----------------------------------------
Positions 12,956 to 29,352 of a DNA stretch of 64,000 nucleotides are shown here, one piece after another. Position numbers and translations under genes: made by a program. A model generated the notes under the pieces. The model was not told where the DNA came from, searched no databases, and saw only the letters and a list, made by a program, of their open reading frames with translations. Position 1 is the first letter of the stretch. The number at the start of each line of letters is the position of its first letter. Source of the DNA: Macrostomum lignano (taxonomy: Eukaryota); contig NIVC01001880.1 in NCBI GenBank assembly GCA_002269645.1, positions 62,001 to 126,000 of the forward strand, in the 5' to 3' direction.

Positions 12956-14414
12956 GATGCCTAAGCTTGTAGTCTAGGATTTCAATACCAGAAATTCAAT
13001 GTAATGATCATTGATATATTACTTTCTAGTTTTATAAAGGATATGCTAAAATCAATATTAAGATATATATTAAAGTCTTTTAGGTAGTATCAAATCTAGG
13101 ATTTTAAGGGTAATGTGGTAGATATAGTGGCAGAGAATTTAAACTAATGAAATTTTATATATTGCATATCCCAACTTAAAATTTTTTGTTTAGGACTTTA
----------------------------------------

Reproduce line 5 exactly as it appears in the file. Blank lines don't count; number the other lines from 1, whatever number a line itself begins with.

13101 ATTTTAAGGGTAATGTGGTAGATATAGTGGCAGAGAATTTAAACTAATGAAATTTTATATATTGCATATCCCAACTTAAAATTTTTTGTTTAGGACTTTA